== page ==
For federal U.S. applications, the NTIA will work with a federal government group or agency to review the expected characteristics and specifications for a new wireless system to ensure that the new system can operate effectively without disrupting existing radio-frequency systems. If it appears that the new system is safe, the NTIA will issue a Certificate of Spectrum Support, followed by a frequency authorization to the proposing group or agency that makes it possible to use the new system on a specific frequency and bandwidth or band of frequencies.

It’s then a matter for the proposing agency to put one or more of the new systems to use in the field. Therefore, actual use tests can be performed with available test equipment, such as signal generators and spectrum analyzers, to evaluate the effects of what might have been unforeseen problems (e.g., second- and third-harmonic interference from an antenna or signal source). The NTIA must review and approve any of these test results to ensure that the new application performs as expected and does not cause interference to existing applications. The NTIA works with guidance from other federal agencies, such as IRAC, as well as different federal departments like the U.S. Department of Transportation (DOT), as needed on spectrum-management issues.

Going to School

As part of the U.S. Department of Commerce, the NTIA works with many researchers on maintaining the database needed for effective spectrum management. The NTIA recently announced a five-year R&D agreement with the University of Colorado Boulder to develop a wireless test bed that essentially uses the university’s grounds (Fig. 1) as a laboratory for spectrum-management research. The NTIA and the university will benefit from the research, installing spectrum-monitoring sensors throughout the campus.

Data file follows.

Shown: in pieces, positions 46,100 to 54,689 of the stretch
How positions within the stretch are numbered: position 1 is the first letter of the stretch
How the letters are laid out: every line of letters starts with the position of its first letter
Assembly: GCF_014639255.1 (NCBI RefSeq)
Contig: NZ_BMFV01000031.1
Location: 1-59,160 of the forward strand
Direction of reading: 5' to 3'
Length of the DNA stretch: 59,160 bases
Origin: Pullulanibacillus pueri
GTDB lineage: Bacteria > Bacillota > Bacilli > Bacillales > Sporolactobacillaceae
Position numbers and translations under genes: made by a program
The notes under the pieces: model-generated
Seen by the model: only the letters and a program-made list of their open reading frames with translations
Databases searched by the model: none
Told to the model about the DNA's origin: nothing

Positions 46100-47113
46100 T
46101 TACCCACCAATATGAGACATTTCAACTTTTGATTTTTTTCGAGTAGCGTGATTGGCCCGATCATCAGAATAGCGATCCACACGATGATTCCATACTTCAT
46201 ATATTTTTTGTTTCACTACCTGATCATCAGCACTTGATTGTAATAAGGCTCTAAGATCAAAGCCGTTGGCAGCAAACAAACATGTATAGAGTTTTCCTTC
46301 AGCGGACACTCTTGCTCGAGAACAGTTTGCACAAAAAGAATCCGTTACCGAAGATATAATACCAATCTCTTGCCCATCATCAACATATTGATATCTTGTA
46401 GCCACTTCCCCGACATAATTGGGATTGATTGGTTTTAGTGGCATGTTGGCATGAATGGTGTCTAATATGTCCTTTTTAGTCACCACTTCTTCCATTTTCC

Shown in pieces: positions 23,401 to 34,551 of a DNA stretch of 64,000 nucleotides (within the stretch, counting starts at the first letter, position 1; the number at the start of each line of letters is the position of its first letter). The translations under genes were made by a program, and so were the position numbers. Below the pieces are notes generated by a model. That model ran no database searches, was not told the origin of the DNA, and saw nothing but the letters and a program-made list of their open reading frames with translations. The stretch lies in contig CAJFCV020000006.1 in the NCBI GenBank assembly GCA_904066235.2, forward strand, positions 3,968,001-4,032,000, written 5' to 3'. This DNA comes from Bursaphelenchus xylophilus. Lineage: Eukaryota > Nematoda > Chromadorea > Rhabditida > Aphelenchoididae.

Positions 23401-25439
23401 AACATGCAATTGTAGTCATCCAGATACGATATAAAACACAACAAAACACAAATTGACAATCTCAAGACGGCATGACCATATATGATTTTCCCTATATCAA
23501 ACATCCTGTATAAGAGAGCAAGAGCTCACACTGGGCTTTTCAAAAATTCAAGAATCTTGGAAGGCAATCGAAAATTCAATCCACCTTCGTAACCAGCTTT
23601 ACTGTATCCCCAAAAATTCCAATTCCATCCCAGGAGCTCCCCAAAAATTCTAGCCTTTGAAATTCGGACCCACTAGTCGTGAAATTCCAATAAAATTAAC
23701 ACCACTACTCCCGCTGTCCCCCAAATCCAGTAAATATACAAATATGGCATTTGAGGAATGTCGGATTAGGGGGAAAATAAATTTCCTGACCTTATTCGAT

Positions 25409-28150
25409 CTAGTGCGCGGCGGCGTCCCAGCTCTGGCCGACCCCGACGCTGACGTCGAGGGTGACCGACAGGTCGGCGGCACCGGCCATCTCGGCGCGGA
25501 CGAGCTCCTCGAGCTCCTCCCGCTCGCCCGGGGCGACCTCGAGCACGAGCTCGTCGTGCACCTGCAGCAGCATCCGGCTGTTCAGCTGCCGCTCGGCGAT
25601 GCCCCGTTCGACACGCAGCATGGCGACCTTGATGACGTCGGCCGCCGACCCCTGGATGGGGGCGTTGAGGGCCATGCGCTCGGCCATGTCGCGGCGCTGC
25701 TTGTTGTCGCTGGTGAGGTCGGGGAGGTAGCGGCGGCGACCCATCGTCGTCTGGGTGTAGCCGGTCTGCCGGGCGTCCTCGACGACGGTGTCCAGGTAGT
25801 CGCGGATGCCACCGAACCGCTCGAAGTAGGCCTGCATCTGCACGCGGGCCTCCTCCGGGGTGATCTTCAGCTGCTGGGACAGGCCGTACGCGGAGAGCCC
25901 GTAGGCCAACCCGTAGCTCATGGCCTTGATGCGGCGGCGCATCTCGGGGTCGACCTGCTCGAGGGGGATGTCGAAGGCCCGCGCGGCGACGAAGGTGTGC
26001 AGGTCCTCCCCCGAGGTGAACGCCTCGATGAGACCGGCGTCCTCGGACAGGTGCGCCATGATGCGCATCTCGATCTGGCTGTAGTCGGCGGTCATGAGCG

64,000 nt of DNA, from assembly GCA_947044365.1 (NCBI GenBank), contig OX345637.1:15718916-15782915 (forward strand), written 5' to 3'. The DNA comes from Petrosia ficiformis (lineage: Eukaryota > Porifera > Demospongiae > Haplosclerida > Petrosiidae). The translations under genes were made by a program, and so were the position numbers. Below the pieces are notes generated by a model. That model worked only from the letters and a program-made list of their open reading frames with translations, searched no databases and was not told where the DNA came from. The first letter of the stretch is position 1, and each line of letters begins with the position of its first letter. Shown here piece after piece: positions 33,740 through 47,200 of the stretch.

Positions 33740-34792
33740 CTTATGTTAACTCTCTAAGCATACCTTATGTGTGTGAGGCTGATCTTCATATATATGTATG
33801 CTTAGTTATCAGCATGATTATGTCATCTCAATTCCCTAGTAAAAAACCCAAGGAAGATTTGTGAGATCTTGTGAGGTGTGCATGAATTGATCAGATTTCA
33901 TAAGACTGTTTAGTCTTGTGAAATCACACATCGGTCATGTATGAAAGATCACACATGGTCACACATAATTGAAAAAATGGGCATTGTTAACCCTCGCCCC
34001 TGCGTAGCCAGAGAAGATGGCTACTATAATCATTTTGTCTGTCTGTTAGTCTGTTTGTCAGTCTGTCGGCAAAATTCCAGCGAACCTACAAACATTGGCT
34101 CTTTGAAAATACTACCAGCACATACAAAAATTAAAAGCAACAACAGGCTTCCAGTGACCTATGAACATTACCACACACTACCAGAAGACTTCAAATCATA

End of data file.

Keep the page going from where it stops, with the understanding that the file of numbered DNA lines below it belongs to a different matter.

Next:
1. The NTIA is partnering with the University of Colorado Boulder on spectrum-management research over the course of a five-year R&D agreement. (Courtesy of the University of Colorado Boulder)

David Redl, Assistant Secretary of Commerce for Communications and Information and NTIA Administrator, says, “We’re excited that ITS is moving forward with this important test-bed research that will provide analytics on how real-world spectrum sharing could work. The scientists and engineers working at ITS are experts in the field of spectrum measurement, and we expect the collaboration with CU to lead to new opportunities for government users to share spectrum with other agencies and commercial users.” The test bed will help explore new wireless technologies, specifically how they occupy spectrum and interact with each other under real-world conditions.

Peter Mathys, Associate Professor in Electrical, Computer and Energy Engineering at the university, offers, “This will be a great motivator for students who use wireless devices on a daily basis but have little understanding of the underlying physical limitations associated with wireless technology. This testbed will enable measurement of the effects associated with the ever-growing demand for increased wireless communications.”

For its part, the FCC works on developing new uses for frequency spectrum with state and local government users as well as private and business users. For any new application, the FCC will first issue a Type Acceptance that identifies the authorized frequency band and the performance parameters, such as maximum transmit-power and frequency-channel bandwidth. Following the Type Acceptance, the FCC will issue the user a radio license for that frequency or group of frequencies, and the user must go through testing of the new equipment according to the FCCs requirements and recommended test methods.

The FCC works closely with the NTIA in managing spectrum in all conditions, in peacetime as well as war. As part of a 2010 presidential advisory, the FCC is collaborating with the NTIA to “find” or make available a total of 500 MHz of federal and non-federal communications spectrum for mobile and fixed broadband wireless use by the year 2020.